Last month the World Health Organization (WHO) announced that “burnout” is going to be included in their International Classification of Diseases – strictly not as a disease but instead as an “occupational syndrome”. They say that this syndrome is entirely due to chronic workplace stress and can result in exhaustion, cynicism and reduced professional efficacy. According to the Health and Safety Executive over half a million people in the UK suffered from work-related stress, depression or anxiety in 2017/18. Burnout is estimated to cost the global economy £255 billion every year, through missed work days.
Whilst I haven’t had full on burnout I think I got pretty close to it in my first job. I was working on a very intense project working late nights and most weekends for about six months. I loved my work and being the type of personality that takes on responsibility I was very keen to do well and make myself indispensable. One day I had to stay home due to a broken washing machine. I can still remember how, whilst nipping to the shops, the sun came out and I stopped to admire the light striking the trees. Then it dawned on me how out of balance my life was and that I needed to stop working such long hours.
Interestingly some of the causes of my near-burnout were pretty obvious – a heavy workload and a sustained period of stress. But perhaps a less obvious driver was my conscientiousness and my ambition – I wanted to do a good job and I sucked up responsibility even though I was the most junior. Of course, the conundrum is that whilst I was coping with the stress the company got great value out of me – I hadn’t cracked and so wasn’t displaying what the WHO called “reduced professional efficacy”. So, in the short-term it was in the business’s interest to encourage me to work long hours so as not have the expense of another person on the project.
Researchers at the Yale Centre for Emotional Intelligence would have classified me as “engaged-exhausted”. A survey of over 1,000 U.S. employees found that it’s possible to be very passionate about work and experience burnout. This group of employees are more likely to report high levels of frustration and they are most likely to leave a job – even when compared to employees that are disengaged. If I had carried on much longer, I probably would have hit a wall, like so many people do. When this happens people’s health really suffers. When we are stressed our bodies are on high alert much like the fight-and-flight mode and our brains shut down non-essential functions. Adrenalin and cortisol flood our bodies increasing our heart rates and blood pressure as well as preparing us to repair tissues (something that might be necessary if we were in an actual fight). It’s no wonder that the risk of heart attacks increases.
This state is not easy for people to find their way out of either, especially as people with burnout struggle to think clearly and they feel bad for not coping better. Born out of a necessity to stay afloat, our adrenaline-fuelled behaviour becomes a new ‘normal’. So approaches aimed at helping have to go back to the basics of self-care – what do people need to be physically and psychologically healthy? In my own close call, I had lost sight of my own needs as I prioritized the company’s demands.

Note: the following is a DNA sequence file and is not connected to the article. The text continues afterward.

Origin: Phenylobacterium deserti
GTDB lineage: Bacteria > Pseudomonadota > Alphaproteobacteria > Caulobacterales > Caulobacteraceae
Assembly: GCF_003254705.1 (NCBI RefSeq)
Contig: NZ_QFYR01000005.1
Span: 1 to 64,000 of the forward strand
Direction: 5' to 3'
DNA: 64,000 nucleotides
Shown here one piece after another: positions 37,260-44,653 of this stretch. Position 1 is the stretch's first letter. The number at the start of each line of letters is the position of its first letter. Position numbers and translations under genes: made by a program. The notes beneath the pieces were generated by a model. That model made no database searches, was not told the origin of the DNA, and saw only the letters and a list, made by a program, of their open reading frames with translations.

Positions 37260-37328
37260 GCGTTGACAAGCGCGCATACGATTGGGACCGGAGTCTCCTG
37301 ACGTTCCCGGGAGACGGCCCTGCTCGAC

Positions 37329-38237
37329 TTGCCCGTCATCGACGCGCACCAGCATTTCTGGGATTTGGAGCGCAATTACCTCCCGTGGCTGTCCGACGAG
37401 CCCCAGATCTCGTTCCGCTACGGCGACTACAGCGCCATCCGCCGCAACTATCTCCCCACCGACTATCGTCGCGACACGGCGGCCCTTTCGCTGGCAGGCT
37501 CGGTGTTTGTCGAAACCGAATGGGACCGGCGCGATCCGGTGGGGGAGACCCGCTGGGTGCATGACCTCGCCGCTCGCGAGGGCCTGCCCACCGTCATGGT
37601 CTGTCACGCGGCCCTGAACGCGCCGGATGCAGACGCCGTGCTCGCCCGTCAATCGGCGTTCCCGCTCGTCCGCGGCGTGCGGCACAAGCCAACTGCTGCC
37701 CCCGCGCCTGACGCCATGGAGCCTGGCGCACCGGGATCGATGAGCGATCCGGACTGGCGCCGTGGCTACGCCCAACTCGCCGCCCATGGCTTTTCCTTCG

Positive psychology can help here. Studies have taught us that positive emotions can undo the physical effects of stress and negative emotions. From a physiological perspective, being in a safe, kind, caring environment where we are happy is pretty much the opposite of stress as our nervous systems are relaxed. Positive emotions actually slow down the ageing process, which sounds far-fetched but think how stress ages people. Taking breaks from work to do whatever it is that helps us feel calm and positive is an important element of self-care.
The sports world has long understood the need for athletes to manage their determination and energy, ensuring that they have regular rest days as well as the occasional extended break. It is simply impossible to work at peak performance all the time and indeed to attempt to is almost certainly doomed to fail. Business leaders who use sports analogies to fire up their teams would do well to remember this.
Enlightened businesses are starting to realize that it is in their self-interest to help their employees achieve balance in their lives. Flexible working is becoming more prevalent with some companies even moving to four-day weeks. Encouraging employees to take their holiday is also a good place to start as remarkably only 43% of people take their full entitlement in the UK.
At Friday we also know how important the weekend is to people. It is one of the reasons we think asking people every Friday about their experience of work is a good idea. Not only does it set a goal for people to leave work happy on a Friday, but even if that isn’t the case people get opportunity to log and share their frustration before leaving for home.
So watch out for early signs of burnout. Protect your weekends and enjoy your holidays. Most of all take your and your colleagues’ happiness at work seriously.
(In case you're wondering, "The wise rest at least as hard as they work" is a quote from author Mokokoma Mokhonoana.)